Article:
Concentrating on Driving Force Within. We are all conscious, at times, that we have somewhere within us an active driving force that is ever trying to push us onward to better deeds. It is that "force" that makes us feel determined at times to do something worth while. It is not thought, emotion or feeling. This driving force is something distinct from thought or emotion. It is a quality of the soul and therefore it has a consciousness all its own. It is the "I will do" of the will. It is the force that makes the will concentrate. Many have felt this force working within them, driving them on to accomplish their tasks. All great men and women become conscious that this supreme and powerful force is their ally in carrying out great resolutions.
This driving force is within all, but until you reach a certain stage you do not become aware of it. It is most useful to the worthy. It springs up naturally without any thought of training. It comes unprovoked and leaves unnoticed. Just what this force is we do not know, but we do know that it is what intensifies the will in demanding just and harmonious action.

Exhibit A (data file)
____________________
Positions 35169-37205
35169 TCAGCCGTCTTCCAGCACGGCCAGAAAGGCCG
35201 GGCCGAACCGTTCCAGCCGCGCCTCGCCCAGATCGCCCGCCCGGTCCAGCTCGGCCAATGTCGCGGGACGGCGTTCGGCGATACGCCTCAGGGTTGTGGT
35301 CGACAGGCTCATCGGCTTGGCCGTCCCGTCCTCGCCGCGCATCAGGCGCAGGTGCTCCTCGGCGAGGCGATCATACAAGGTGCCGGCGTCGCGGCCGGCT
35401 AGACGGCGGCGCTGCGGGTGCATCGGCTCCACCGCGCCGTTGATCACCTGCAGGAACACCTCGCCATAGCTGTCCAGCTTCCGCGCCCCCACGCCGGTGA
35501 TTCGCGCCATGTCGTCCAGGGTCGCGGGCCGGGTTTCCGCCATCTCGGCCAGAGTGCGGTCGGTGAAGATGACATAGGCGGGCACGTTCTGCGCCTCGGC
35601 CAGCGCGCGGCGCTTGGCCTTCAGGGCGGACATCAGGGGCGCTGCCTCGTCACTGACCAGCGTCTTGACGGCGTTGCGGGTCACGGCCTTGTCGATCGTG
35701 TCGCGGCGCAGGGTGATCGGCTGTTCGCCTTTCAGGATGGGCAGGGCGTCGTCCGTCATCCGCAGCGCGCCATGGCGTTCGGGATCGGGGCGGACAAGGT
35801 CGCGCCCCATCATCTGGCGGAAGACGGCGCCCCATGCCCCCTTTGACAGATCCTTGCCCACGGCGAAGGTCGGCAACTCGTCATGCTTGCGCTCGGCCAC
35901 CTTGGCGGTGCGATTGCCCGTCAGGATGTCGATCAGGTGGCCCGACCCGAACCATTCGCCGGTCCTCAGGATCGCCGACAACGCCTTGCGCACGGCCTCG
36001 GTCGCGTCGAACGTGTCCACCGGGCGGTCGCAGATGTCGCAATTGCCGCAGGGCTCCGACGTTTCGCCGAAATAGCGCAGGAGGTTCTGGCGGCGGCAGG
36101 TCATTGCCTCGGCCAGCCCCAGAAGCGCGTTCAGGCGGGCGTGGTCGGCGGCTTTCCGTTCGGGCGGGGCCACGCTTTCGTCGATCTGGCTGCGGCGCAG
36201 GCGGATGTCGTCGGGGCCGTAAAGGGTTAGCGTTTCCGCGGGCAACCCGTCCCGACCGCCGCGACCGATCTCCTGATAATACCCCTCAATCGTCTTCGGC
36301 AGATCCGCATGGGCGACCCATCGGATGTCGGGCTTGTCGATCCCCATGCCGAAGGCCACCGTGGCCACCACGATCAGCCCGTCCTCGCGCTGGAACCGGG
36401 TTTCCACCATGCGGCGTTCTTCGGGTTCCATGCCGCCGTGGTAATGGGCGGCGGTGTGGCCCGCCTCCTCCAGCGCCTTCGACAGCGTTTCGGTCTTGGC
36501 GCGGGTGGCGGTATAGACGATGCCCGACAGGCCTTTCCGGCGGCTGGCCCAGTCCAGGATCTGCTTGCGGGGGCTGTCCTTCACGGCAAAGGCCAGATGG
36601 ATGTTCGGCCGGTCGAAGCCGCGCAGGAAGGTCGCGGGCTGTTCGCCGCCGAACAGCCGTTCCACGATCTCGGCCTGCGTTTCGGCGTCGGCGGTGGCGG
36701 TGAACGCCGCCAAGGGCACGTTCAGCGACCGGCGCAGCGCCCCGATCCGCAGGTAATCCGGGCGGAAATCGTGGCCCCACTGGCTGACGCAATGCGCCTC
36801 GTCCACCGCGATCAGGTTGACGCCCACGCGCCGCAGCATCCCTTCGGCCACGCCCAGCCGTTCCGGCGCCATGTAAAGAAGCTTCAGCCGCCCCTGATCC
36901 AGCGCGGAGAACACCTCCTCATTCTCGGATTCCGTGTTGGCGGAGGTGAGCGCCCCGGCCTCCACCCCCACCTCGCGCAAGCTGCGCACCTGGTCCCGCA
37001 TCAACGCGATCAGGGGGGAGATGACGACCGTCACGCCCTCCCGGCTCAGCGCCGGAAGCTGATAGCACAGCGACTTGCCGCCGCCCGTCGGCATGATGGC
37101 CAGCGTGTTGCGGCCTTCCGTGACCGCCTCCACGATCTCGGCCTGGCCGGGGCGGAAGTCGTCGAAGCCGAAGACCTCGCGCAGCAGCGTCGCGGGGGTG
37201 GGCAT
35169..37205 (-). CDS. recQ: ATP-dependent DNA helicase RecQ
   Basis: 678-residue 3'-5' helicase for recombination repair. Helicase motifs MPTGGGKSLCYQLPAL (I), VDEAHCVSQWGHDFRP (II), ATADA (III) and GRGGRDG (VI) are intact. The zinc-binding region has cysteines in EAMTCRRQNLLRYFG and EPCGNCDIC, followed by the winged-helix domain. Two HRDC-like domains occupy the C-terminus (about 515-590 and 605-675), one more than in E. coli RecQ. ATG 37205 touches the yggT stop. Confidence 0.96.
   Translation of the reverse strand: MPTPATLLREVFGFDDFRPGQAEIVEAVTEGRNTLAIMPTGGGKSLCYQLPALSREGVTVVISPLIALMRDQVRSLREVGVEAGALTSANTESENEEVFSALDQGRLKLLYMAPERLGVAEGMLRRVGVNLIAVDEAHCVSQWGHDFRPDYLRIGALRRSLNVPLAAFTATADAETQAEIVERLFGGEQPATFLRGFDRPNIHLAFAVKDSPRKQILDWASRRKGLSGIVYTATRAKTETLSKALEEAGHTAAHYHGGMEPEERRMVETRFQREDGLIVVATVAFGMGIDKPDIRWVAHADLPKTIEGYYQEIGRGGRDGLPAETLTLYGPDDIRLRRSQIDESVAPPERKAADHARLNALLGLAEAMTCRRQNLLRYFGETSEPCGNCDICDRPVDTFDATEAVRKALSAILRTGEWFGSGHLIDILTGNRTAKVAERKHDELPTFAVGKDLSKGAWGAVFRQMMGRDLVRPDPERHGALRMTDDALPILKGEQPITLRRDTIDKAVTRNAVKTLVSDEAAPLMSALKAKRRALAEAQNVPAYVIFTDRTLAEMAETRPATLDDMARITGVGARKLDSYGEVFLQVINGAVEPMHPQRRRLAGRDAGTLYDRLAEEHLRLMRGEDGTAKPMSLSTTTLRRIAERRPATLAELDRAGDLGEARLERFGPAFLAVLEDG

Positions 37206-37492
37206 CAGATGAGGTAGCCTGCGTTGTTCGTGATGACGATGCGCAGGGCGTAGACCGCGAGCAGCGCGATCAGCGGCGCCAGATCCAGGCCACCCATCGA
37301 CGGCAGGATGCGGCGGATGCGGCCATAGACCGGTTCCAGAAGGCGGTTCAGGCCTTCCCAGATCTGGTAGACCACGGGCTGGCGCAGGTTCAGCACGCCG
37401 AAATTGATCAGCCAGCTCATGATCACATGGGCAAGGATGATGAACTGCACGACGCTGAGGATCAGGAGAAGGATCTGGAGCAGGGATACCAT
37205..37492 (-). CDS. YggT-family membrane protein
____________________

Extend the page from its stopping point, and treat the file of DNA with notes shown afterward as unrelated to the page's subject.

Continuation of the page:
The ordinary human being, merely as merchandise, if he could be sold as a slave, would be worth ten thousand dollars. If somebody gave you a five thousand dollar automobile you would take very good care of it. You wouldn't put sand in the carburetor, or mix water with the gasoline, or drive it furiously over rough roads, or leave it out to freeze at night.
Are you quite sure that you take care of your own body, your own health, your only real property, as well as you would take care of a five thousand dollar automobile if it were given to you?
The man who mixes whiskey with his blood is more foolish than a man would be if he mixed water with gasoline in his car.
You can get another car; you cannot get another body.
The man who misses sleep lives irregularly--bolts his food so that his blood supply is imperfect. That is a foolish man treating himself as he would not treat any other valuable piece of property.
Do you try to talk with men and women who know more than you do, and do you LISTEN rather than try to tell them what you know?
There are a hundred thousand men of fifty, and men of sixty, running along in the old rut, any one of whom could get out of it and be counted among the successful men if only the spark could be found to explode the energy within them now going to waste.
Each man must study and solve his own problem.